We provide an overview of the theories and empricial evidence on the complex relationship among innovation, competition, and inclusive growth. Competition and innovation-led growth are critical to drive productivity gains and support broad-based growth. However, new technologies and trends in market concentration are stifling future innovation while contributing to the marked increase in inequality. Beyond consumer welfare in a narrow market, competition policy should adapt to this new reality by considering the spillover and dynamic effects of market power, especially on firm entry, innovation, and inequality. Innovation policies should tackle not only government failures but also market failures.
The aim of this paper is to assess the short- and medium-term impact of debt crises on GDP. Using an unbalanced panel of 154 countries from 1970 to 2008, the paper shows that debt crises produce significant and long-lasting output losses, reducing output by about 10 percent after eight years. The results also suggest that debt crises tend to be more detrimental than banking and currency crises. The significance of the results is robust to different specifications, identification and endogeneity checks, and datasets.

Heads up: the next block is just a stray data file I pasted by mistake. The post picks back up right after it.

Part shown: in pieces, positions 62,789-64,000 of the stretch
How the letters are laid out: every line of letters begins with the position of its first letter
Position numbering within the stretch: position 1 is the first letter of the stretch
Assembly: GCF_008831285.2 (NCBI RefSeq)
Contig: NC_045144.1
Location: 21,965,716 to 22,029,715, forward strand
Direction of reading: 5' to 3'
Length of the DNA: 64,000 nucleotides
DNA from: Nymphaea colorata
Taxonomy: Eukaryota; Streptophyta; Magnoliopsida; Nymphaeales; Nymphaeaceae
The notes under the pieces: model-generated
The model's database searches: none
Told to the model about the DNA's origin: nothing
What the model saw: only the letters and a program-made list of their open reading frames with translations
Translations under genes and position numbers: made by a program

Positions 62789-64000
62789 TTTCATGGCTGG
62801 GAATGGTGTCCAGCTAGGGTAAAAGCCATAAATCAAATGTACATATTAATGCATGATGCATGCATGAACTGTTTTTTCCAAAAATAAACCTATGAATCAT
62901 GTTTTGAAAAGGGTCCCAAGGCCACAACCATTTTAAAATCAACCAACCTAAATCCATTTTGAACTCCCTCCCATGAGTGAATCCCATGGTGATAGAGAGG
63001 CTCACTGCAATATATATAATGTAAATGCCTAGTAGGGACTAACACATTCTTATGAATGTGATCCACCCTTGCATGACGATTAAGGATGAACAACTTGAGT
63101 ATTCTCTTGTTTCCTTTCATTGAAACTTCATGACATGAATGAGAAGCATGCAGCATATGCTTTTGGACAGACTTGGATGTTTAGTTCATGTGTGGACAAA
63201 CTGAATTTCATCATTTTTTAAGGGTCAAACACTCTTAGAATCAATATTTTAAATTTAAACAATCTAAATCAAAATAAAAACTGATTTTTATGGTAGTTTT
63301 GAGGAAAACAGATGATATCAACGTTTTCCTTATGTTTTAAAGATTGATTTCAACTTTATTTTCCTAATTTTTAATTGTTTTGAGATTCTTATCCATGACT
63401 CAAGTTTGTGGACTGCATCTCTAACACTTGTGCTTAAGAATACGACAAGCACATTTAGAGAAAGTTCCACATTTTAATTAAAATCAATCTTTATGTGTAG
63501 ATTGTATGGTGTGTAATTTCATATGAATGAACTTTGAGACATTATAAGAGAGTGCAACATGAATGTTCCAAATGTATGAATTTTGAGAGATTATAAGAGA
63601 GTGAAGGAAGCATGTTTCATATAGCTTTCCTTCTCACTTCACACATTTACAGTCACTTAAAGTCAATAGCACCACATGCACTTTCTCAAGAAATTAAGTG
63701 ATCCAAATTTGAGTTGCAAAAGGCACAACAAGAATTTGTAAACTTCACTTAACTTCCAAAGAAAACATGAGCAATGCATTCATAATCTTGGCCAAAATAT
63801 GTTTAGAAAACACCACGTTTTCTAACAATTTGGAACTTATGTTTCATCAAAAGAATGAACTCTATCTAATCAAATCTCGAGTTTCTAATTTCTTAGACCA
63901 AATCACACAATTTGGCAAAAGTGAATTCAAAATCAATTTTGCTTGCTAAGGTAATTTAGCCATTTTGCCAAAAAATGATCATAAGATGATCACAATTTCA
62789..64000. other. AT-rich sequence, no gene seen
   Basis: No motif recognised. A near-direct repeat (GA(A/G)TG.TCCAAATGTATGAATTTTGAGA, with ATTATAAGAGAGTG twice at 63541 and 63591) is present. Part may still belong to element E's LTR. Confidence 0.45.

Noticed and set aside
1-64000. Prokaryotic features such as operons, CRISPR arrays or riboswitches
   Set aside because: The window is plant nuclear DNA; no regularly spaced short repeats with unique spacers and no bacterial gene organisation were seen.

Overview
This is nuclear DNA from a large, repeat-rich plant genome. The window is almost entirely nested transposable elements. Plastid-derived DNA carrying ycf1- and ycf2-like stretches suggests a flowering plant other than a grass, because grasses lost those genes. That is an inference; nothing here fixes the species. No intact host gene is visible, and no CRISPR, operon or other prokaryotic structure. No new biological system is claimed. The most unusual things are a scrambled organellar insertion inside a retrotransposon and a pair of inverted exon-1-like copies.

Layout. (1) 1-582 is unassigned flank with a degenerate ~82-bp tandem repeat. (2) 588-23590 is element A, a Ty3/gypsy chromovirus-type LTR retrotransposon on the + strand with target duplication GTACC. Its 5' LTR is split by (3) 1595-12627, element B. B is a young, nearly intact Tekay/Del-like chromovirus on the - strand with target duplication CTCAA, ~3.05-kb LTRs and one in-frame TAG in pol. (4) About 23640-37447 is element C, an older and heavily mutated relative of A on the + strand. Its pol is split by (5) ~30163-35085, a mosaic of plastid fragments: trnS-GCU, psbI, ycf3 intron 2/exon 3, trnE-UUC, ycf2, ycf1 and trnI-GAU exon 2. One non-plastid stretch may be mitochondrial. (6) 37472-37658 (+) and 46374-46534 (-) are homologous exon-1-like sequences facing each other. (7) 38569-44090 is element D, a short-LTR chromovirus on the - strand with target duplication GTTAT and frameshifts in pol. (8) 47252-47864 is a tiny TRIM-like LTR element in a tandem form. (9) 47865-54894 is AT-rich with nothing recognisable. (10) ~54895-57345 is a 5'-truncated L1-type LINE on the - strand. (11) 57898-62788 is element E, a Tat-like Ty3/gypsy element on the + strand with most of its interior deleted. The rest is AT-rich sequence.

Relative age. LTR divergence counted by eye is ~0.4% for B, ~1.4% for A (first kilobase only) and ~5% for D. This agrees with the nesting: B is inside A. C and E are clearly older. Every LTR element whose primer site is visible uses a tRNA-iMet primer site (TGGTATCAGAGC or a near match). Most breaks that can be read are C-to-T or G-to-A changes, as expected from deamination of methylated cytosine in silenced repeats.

This paper compares the pattern of macroeconomic volatility in 17 Latin American countries during episodes of high and low growth since 1970, examining in particular the role of policy volatility. Macroeconomic outcomes are distinguished from macroeconomic policies, structural reforms and reversals, shocks, and institutional constraints. Based on previous work, a composite measure of structural reforms is constructed for the 1970-2004 period. We find that outcomes and policies are more volatile in low growth episodes, while shocks (except U.S. interest rates) are similar across episodes. Fiscal policy volatility is associated with lower growth, but fiscal policy procyclicality is not. Low levels of market-oriented reforms and structural reform reversals are also associated with lower growth.
This paper takes a step in empirically testing the implications of a number of theoretical models that attempt to highlight the dynamics behind currency crises. By focusing on countries with broadly disparate economic and political arrangements, the study attempts to determine the extent to which these variables matter in affecting the probabilities of currency crises occurring. The empirical findings provide support for the view that, in general, a deterioration in economic fundamentals and the pursuit of lax monetary policy can contribute to currency crises. The experiences of several emerging market economies suggests that the sustainability of exchange rate policy depends both on adequate policy responses to the shocks to the economy and on the fragility of the economic, financial, and political system.